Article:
If you’re looking to imbibe some Japanese culture and food in Little Tokyo (Los Angeles), here some hot spots you shouldn’t miss:

Mr. Ramen

There are lots of specialty eateries on First Street just East of Downtown Los Angeles that constitutes the heart of Little Tokyo. I was starving, so my wife and I went into one without a line. Mr. Ramen had a glaringly charming anime themed-wall, and the food was quite delicious. I ordered the red curry ramen soup while my wife got the Miso Tanmen. As we sampled each other’s selection, I initially convinced that she got the better, but as I continued to savor my own, my opinion changed. Dianna ordered some vegetable gyoza to compliment the meal.

I suppose I should have deliberated and found the best place, as evaluated by Yelp, to hit in Little Tokyo. But I wasn’t disappointed. And it wasn’t overly filling, so we could get some nice desserts (see below). Here’s their menu:

Mr. Ramen
341 E. 1st St.
Los Angeles, CA 9012
213-626-4252
$

A bamboo steamer in an essential part of kitchen equipped for Asian cooking. You can purchase yours on Amazon here.

ChinchikurinTanota Takoyaki

I must confess: I didn’t even know that Hiroshima was rebuilt after the Americans dropped the A-bomb on it to end World War 2. I guess I always supposed that it was wiped off the map once and for all. But no. There were survivors. Structures remained only half destroyed. The people of Hiroshima showed character to rebuild this city and make it beautiful. Somehow or another, the also invented their own food. The issen-yoshoku starts with a round layer of dough cooked crisp on a griddle. On that are piled and cooked: dried fish powder, cabbage, tempura crisps, bean sprouts, protein, noodles, egg, Otafuku okonomi sauce and seaweed.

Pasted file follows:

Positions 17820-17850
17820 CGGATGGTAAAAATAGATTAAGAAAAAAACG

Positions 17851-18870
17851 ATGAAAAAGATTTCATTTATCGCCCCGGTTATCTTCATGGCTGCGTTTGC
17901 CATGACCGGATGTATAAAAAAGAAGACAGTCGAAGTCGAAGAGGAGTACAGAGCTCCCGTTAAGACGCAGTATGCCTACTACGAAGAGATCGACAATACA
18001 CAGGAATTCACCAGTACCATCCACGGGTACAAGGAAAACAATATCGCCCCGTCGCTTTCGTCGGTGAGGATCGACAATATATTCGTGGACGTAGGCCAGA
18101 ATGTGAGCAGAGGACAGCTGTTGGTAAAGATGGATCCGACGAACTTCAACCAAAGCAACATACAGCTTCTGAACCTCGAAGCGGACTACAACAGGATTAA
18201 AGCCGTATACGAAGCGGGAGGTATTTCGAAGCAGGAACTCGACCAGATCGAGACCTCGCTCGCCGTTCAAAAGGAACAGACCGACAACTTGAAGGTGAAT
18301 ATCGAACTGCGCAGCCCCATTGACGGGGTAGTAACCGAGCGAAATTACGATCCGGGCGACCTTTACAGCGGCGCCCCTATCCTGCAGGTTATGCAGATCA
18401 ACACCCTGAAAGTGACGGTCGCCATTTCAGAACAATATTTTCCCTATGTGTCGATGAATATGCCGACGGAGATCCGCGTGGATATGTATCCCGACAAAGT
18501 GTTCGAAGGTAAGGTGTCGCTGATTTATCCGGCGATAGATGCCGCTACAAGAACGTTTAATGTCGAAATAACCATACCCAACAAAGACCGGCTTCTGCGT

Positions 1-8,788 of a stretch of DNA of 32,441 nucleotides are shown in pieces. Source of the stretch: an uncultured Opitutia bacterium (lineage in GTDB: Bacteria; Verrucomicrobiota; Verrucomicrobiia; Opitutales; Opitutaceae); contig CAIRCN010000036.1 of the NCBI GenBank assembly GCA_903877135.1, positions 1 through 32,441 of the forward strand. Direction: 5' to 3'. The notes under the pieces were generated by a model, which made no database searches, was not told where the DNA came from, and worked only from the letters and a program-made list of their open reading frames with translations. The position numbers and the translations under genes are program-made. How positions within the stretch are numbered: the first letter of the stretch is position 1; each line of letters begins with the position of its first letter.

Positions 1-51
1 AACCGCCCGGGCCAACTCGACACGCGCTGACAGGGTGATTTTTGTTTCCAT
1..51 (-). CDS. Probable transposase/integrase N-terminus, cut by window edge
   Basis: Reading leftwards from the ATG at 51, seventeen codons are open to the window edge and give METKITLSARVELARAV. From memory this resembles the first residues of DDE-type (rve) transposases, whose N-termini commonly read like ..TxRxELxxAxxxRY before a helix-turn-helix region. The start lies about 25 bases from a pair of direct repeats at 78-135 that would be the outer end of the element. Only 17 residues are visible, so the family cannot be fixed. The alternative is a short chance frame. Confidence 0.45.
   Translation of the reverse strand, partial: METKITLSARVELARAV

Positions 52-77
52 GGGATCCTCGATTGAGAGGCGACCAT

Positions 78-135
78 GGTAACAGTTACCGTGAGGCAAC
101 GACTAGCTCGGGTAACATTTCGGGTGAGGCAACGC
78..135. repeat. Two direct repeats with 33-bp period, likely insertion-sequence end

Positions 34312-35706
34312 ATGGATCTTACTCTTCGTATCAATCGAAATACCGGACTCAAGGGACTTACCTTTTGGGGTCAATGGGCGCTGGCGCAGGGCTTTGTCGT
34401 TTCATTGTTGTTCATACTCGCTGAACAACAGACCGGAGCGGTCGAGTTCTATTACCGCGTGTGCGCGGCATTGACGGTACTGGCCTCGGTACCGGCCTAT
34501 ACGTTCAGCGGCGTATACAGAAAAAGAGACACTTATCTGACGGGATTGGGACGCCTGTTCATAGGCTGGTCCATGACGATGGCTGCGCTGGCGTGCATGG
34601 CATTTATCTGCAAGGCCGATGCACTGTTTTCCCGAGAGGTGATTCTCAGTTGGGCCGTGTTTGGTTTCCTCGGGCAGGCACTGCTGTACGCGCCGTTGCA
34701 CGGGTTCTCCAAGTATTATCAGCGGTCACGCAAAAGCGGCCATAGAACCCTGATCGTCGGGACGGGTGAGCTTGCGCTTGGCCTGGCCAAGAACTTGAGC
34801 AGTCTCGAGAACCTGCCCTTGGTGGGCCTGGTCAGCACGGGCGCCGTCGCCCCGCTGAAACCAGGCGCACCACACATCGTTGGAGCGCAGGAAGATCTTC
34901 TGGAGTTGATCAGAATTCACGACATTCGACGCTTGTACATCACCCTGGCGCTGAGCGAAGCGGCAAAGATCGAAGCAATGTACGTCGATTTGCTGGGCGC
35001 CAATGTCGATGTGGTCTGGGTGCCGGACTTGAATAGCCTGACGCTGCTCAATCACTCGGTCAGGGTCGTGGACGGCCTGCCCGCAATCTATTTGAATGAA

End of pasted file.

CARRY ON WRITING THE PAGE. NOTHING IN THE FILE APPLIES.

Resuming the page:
Chinchikurin in the heart of Little Tokyo serves up this marvel.

As I watched them make them right in front of me, I realized that this was a better show than the Tokyo Waco’s teppanyaki display. To melt the cheese, the cook fired up butane torches and flamed them. Wow! The okonomi sauce — a sweeter descendant of Worcestershire sauce — was out of this world. Without giving away their secret recipe, they list sugar, white vinegar, molasses, salt, tomato paste, apple, carrot, peach, dates, onions, raisins, mushrooms, garlic, kelp and spices in their ingredients. Here’s the menu:

 

At the same time we ordered some takoyaki, piping hot dough balls with squid, tenkasu, pickled ginger and green onion. They are delicately flipped and cooked in a griddle that looks like a cupcake pan only with golf-ball-sized half spheres. They are bathed in Worcestershire sauce and mayonnaise.

The takoyaki is actually cooked by a separate establishment inside the same restaurant as Chinchikurin. It’s called Tanato Takoyaki.

We rounded off the meal with Japanese-style shaved ice, which was good even in winter.


Chinchikurin
350E East 1st St.
Los Angeles, CA 90012
213-626-0480
$$

A bamboo steamer in an essential part of kitchen equipped for Asian cooking. You can purchase yours on Amazon here.

Mitsuru Cafe

We hit Mitsuru Cafe for dessert (no, not the same night as when we got shaved ice), and Dianna got her favorite imagawayaki, pancake-like dough cooked into biscuits with sweet black bean paste inside.

I got the ice cream macaroons, which is easily a step up from regular macaroons.

Mitsuru Cafe
11`7 Japanese Village Plaza Mall
Los Angeles, CA 90012
213-613-1028
$

A bamboo steamer in an essential part of kitchen equipped for Asian cooking. You can purchase yours on Amazon here.

HoneyMee

On another night, Dianna and I ventured into HoneyMee, which sweetens its ice cream with unadulterated honey. You can mix in other flavors. Of course, I got the coffee, and it was sensational.

This is one of those desserts you drive a long distance for. It’s unique and satisfying.

Honeymee
120 Japanese Village Plaza Mall
Los Angeles, CA 90012
714-626-0580
$

A bamboo steamer in an essential part of kitchen equipped for Asian cooking. You can purchase yours on Amazon here.